On pages 59 ff. Mr Axtell discusses this question of origins, and this will be for students of religious history the most interesting part of his work. There are two explanations of the curious tendency of the Romans to deify abstract qualities or virtues; one is that of Mommsen and Boissier, that such abstractions were natural to the Roman mind, and an original part of their religious thought; the other, that of Marquardt and Wissowa, that they were nothing but a late development of the worship of personal deities representing concrete ideas. Most of them are, in fact, according to this view, "split-offs" from a few great deities, e.g. Victoria from Jupiter Victor. Mr Axtell thinks

that the truth is midway between these opposing theories, but seems rather to incline to the first. He points out that even in the agricultural period of Roman life we have one abstraction deified, i.e. Ops, and concludes that the tendency to make numina of purely mental concepts was indigenous with the native Romans, but that the split-off theory may also account for the creation of several deities. Perhaps we may put it thus: if the early Romans had the habit of spiritualising a great variety of material objects, and if they had words (as was the case) for certain mental concepts, there appears to be no reason why they should not have begun to spiritualise those concepts also at a very early period of their history. As a matter of fact, Fortuna, Fides, Salus, and one or two more, are extremely ancient deities, not only in Rome but elsewhere in Italy. All students of the religious side of Roman history will be grateful to Mr Axtell, whether they agree with him or not, for his careful collection of material, and will look to him for further studies in the same domain.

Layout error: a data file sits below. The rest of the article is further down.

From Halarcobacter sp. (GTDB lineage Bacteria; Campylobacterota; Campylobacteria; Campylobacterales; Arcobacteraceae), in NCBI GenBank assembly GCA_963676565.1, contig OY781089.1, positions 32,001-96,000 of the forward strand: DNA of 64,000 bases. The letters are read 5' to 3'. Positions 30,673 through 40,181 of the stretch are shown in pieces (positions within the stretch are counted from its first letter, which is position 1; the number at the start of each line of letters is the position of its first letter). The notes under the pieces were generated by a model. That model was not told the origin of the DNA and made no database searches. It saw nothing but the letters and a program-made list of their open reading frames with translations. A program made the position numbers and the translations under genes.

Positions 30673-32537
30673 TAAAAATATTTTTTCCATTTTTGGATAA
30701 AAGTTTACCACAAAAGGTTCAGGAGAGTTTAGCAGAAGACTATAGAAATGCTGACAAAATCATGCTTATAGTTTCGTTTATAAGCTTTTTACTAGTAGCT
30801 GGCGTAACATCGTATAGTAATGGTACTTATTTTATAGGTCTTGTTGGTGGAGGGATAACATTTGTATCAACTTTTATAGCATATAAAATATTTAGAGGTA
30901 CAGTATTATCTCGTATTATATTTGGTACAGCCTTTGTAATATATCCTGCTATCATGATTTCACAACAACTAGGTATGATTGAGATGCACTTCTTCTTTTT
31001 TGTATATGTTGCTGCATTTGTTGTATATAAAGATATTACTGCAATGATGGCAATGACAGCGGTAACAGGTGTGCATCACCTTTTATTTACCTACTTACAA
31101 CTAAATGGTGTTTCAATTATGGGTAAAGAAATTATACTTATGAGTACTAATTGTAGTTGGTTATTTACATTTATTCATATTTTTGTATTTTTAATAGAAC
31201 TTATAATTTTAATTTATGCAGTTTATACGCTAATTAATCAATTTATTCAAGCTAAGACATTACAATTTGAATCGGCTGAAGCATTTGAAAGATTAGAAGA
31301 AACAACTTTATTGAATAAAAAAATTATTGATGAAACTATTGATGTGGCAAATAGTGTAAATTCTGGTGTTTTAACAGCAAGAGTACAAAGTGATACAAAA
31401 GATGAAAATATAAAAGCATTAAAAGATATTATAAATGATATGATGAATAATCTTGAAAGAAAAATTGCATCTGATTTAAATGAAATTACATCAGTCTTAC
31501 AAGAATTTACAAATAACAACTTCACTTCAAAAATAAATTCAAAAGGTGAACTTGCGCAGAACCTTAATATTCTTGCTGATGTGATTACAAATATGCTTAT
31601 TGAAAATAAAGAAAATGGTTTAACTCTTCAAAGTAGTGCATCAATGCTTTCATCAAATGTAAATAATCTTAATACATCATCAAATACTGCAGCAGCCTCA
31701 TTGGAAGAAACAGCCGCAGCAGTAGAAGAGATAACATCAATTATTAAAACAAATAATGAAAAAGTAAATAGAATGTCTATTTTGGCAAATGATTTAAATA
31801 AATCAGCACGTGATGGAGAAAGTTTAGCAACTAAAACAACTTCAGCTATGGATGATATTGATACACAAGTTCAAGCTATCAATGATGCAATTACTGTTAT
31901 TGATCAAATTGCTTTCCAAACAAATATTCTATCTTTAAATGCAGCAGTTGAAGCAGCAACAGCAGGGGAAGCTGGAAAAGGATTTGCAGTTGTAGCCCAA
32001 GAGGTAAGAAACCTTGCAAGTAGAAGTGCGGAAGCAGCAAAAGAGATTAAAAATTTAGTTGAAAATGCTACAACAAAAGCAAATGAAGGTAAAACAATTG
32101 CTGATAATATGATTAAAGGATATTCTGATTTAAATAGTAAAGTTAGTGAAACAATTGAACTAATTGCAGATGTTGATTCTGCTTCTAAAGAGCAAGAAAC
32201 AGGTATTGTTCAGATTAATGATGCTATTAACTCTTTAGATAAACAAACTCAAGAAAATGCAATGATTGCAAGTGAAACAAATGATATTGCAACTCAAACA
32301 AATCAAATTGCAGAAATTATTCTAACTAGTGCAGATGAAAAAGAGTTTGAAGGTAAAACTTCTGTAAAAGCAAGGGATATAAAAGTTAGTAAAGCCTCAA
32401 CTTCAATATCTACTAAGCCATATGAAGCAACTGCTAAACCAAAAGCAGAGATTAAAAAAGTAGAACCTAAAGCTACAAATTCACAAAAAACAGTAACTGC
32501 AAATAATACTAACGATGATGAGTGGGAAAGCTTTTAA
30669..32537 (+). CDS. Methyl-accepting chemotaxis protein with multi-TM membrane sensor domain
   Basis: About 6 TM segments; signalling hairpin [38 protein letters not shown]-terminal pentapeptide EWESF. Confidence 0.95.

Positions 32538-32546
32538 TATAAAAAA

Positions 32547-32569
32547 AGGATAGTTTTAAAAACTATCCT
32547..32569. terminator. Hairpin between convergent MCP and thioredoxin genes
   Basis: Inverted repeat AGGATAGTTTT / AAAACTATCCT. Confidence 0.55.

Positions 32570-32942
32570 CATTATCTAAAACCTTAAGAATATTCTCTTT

The Pauly-Wissowa "Encyclopaedie" has now reached the letter E, and contains an exhaustive article by Keune on Epona, the deity specially connected with beasts of burden in the northern and western provinces of the Roman Empire. Of late there has been a tendency to take the name of this goddess as Latin or Italian; Keune, on the other hand, believes it to be Celtic (the short o following p is said to prove this), and points out that her real home is Gaul, and that in Italy, the Alps, and even in Narbonensis, she only occurs sparingly. The connection of Epona with other deities in inscriptions, both in Gaul and Britain, is puzzling, and needs still further investigation in connection with the history of the Roman army. Once the name is found in the plural (Eponab(us) et Campestribus), where it looks as though Epona had been drawn by a kind of attraction into the number of those grouped or plural deities so characteristic of Gaul and Britain. In this connection it will be as well to mention a paper by Prof. E. Anwyl of Aberystwith on ancient Celtic goddesses, in the Celtic Review for July 1906,